A part of the syllabus im struggling with, any ideas?
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What are 2 differences between lipid layer in mammals, and lipid layer in oil? watch
- Thread Starter
- 19-03-2016 20:59
- 20-03-2016 17:20
my thoughts were:
the lipid layer in oil is liquid and in mammals it is solid
the lipid layer in oil is unsaturated but in mammals it is saturated
the lipid layer is in vitro in oil but in vivo in mammalsLast edited by BaffedChild; 20-03-2016 at 18:45.
- PS Reviewer
- 21-03-2016 20:13
I'm glad you came up with some yourself! I'll go through each one:
- the lipid layer in oil is liquid and in mammals it is solid
- the lipid layer in oil is unsaturated but in mammals it is saturated
- the lipid layer is in vitro in oil but in vivo in mammals
Have a think about the environment of cells: there's an aqueous environment both inside and outside a cell, and so there needs to be a bilayer, with the hydrophilic heads facing towards the aqueous environments. Now think about oil in water - the oil droplet is a hydrophobic environment, and so you only need a single lipid monolayer so the hydrophilic heads will face towards the water, and the hydrophobic tails will face towards the oil.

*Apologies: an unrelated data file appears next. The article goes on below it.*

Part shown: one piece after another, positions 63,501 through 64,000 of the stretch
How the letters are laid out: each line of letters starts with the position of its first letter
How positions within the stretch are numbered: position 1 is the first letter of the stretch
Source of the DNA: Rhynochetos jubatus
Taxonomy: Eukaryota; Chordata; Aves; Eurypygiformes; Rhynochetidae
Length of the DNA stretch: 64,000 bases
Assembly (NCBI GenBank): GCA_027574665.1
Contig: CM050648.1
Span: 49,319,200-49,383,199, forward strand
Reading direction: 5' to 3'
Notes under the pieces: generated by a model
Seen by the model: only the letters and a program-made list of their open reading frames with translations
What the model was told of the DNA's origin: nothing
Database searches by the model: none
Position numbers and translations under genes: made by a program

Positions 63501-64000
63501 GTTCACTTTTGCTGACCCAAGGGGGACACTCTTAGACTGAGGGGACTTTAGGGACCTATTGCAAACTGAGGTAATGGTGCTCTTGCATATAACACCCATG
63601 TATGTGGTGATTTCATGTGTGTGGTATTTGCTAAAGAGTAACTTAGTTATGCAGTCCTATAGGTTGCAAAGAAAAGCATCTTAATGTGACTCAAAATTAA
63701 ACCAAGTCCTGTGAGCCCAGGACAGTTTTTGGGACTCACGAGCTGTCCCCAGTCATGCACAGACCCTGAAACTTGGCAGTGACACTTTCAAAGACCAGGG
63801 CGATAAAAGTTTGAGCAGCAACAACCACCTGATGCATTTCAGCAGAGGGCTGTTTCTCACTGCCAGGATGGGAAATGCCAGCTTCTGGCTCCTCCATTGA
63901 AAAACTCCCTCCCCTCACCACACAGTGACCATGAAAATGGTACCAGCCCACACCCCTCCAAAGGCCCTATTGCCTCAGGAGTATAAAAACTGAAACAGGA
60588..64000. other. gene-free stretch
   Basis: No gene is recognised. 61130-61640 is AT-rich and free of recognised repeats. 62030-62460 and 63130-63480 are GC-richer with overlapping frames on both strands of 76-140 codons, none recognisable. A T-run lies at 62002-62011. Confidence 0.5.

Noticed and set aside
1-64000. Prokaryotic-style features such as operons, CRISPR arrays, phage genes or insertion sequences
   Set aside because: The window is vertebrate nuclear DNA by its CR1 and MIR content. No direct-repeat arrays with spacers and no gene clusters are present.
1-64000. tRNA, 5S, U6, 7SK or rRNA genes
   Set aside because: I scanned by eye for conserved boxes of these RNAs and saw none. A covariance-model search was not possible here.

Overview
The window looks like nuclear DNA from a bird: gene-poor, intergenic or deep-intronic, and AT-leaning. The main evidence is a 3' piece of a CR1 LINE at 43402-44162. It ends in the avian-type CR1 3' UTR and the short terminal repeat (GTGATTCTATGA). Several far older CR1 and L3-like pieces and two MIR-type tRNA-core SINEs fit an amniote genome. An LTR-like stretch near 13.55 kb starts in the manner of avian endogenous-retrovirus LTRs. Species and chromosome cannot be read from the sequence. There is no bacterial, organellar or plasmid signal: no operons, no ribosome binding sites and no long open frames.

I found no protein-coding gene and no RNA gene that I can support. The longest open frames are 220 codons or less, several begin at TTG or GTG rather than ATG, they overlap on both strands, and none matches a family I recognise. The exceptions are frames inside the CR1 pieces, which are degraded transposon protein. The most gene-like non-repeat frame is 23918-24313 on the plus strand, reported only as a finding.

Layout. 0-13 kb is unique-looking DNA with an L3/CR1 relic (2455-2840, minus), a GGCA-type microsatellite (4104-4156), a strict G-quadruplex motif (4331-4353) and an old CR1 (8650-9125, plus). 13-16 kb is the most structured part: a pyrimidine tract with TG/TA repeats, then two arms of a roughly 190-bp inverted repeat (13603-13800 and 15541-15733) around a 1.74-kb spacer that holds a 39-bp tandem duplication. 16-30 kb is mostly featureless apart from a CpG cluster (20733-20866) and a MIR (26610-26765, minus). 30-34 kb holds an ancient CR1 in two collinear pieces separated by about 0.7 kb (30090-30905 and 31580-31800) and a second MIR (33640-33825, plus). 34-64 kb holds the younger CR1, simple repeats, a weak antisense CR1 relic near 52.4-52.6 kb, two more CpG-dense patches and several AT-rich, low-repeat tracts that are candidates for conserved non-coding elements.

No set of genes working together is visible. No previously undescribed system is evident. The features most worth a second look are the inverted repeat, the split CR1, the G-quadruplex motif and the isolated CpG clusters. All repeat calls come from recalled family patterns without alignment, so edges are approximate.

Also, think about the function of a cell, and how a bilayer might affect this. Unlike an oil droplet, cells need to transport things like glucose, proteins, water, ions etc. across their surface. Cell bilayers, therefore, are studded with proteins, cholesterol, carbohydrates and so on, to allow them to carry out their functions as living things.
Hope this helps!